Uber, not for Wichita
A novel transportation service worked well for me on a recent trip to Washington, but Wichita doesn’t seem ready to embrace such innovation.
For Kansas’ Roberts, an election year conversion?
A group of like-minded Republican senators has apparently lost a member. Is the conservative voting streak by Pat Roberts an election year conversion, or just a passing fad?
Wichita property taxes compared
An ongoing study reveals that generally, property taxes on commercial and industrial property in Wichita are high. In particular, taxes on commercial property in Wichita are among the highest in the nation.
Government employee costs in the states
The states vary widely in levels of state government and local government employees and payroll costs, calculated on a per-person basis. Kansas ranks high in these costs, nationally and among nearby states.
With new tax exemptions, what is the message Wichita sends to existing landlords?
As the City of Wichita prepares to grant special tax status to another new industrial building, existing landlords must be wondering why they struggle to stay in business when city hall sets up subsidized competitors with new buildings and a large cost advantage.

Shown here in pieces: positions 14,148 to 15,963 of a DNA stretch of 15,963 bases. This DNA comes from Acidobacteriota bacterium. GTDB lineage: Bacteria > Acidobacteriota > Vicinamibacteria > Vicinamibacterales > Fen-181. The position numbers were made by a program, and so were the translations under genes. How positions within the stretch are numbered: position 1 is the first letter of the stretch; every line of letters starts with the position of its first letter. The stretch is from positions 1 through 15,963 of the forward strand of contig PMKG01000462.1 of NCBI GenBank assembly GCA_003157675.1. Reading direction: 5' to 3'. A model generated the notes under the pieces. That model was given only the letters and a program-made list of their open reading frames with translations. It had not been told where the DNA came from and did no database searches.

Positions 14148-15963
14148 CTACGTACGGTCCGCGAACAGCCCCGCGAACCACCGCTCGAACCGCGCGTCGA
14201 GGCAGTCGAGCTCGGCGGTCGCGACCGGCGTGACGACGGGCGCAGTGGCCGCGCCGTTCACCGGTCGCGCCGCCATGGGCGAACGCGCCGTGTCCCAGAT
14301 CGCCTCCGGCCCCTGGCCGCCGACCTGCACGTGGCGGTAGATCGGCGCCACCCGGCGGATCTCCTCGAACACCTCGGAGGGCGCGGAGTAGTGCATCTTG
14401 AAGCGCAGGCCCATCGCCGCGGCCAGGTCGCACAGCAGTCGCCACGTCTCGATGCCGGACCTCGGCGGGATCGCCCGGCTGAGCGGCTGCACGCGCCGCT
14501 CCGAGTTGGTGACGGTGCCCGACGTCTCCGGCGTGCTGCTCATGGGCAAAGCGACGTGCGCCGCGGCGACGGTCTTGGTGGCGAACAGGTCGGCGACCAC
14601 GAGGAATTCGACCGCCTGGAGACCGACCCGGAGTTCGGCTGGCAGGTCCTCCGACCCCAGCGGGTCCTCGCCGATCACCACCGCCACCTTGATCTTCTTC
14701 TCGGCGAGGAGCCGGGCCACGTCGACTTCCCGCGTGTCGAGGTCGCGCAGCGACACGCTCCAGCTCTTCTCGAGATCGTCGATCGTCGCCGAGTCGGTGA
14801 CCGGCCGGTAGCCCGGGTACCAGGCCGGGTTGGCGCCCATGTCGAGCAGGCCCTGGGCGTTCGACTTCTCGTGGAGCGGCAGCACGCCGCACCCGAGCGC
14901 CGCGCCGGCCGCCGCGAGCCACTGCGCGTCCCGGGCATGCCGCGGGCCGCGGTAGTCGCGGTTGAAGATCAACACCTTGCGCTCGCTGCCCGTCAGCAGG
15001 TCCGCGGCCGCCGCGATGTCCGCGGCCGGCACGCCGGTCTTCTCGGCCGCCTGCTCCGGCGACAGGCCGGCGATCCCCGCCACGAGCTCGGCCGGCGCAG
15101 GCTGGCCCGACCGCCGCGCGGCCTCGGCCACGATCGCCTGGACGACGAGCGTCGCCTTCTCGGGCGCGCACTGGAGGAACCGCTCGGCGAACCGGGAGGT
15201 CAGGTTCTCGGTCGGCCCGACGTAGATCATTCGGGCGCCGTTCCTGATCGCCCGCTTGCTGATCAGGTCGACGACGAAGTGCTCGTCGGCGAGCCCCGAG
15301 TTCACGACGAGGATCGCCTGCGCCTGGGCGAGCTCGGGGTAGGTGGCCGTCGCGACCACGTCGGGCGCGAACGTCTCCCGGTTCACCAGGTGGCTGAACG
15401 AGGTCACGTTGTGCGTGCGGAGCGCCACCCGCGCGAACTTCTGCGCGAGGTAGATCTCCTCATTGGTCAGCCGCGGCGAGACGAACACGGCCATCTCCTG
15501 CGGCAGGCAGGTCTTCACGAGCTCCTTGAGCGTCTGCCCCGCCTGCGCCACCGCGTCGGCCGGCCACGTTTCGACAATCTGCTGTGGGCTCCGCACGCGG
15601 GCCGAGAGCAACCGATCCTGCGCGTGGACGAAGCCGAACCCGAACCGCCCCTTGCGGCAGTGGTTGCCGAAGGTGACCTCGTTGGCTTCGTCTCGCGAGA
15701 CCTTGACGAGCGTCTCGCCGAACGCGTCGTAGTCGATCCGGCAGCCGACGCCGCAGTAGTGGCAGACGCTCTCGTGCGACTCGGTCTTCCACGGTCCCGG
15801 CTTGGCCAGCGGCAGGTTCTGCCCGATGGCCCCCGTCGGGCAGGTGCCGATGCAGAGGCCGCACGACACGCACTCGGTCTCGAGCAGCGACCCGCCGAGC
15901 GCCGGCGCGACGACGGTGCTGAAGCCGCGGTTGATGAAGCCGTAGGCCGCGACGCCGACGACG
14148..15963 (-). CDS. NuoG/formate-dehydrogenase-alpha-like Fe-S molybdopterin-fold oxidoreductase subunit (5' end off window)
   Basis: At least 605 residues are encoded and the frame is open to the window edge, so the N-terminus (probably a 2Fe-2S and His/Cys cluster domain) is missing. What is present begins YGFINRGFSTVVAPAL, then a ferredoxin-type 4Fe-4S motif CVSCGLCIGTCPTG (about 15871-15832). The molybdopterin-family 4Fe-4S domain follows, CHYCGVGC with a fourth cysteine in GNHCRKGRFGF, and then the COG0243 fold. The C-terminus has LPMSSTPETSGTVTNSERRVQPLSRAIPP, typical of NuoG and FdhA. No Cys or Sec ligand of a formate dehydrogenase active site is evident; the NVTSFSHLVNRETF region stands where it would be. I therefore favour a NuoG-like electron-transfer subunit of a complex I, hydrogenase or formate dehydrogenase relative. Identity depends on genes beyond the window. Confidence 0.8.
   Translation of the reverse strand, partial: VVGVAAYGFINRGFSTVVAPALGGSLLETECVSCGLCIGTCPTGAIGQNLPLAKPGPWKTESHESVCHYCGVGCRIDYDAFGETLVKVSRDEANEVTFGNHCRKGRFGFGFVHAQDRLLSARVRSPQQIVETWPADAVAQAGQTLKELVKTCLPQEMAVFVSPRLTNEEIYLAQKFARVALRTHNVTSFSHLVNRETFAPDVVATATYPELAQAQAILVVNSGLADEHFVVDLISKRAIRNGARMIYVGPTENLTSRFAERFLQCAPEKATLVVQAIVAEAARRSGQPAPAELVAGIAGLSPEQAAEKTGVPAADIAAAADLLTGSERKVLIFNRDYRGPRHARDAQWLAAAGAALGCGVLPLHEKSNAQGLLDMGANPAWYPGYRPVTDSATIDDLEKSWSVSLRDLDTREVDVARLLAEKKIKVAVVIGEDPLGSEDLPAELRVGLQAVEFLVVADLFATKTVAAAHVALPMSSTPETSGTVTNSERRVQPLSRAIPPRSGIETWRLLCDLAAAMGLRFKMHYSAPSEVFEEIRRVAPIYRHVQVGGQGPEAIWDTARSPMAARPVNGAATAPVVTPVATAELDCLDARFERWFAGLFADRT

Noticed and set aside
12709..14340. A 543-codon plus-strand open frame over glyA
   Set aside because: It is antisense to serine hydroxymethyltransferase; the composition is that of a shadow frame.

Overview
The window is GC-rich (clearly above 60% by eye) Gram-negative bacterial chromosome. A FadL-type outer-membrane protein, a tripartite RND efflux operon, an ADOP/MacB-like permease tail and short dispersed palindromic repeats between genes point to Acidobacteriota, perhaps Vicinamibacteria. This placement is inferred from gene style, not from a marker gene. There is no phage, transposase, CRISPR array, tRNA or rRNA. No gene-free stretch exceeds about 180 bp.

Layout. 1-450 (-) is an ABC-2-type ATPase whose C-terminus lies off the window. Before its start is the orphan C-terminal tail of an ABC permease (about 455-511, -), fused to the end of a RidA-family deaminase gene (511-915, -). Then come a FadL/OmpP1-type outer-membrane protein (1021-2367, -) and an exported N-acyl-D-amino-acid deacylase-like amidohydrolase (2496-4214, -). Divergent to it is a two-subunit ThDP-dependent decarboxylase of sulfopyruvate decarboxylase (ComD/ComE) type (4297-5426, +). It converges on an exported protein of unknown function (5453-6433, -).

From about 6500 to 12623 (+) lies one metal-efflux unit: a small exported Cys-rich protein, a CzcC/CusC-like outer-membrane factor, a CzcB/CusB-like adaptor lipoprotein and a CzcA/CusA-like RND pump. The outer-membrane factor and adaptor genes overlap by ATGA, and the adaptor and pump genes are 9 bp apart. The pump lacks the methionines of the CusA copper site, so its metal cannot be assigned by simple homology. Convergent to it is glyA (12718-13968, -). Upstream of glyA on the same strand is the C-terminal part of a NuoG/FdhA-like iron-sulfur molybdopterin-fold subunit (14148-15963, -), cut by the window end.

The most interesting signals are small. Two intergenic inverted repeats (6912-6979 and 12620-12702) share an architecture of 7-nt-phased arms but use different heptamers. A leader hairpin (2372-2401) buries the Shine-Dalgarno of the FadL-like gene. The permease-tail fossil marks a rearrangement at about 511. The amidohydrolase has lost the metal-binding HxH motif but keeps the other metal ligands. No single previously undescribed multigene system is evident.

Wichita city council schools citizens on civic involvement
Proceedings of a recent Wichita City Council meeting are instructive of the factors citizens should consider if they want to interact with the council and city government at a public hearing.
Forget the vampires. Let’s tackle the real monsters.
Public service announcements on Facebook and Wichita City Channel 7 urge Wichitans to take steps to stop “vampire” power waste. But before hectoring people to introduce inconvenience to their lives in order to save small amounts of electricity, the city should tackle the real monsters of its own creation.
Wichita property taxes rise again
The City of Wichita is fond of saying that it hasn’t raised its mill levy in many years. But the mill levy has risen in recent years.
For Wichita leaders, novel alternatives on water not welcome
A forum on water issues featured a presentation by Wichita city officials and was attended by other city officials, but the city missed a learning opportunity.
For Wichita’s new water supply, debt is suddenly bad
Wichita city leaders are telling us we need to spend a lot of money for a new water source. For some reason, debt has now become a dirty word.
Pat Roberts, senator for corporate welfare
Two years ago United States Senator Pat Roberts voted in committee with liberals like John Kerry, Chuck Schumer, and Debbie Stabenow to pass a bill loaded with wasteful corporate welfare.
Charles Koch: How to really turn the economy around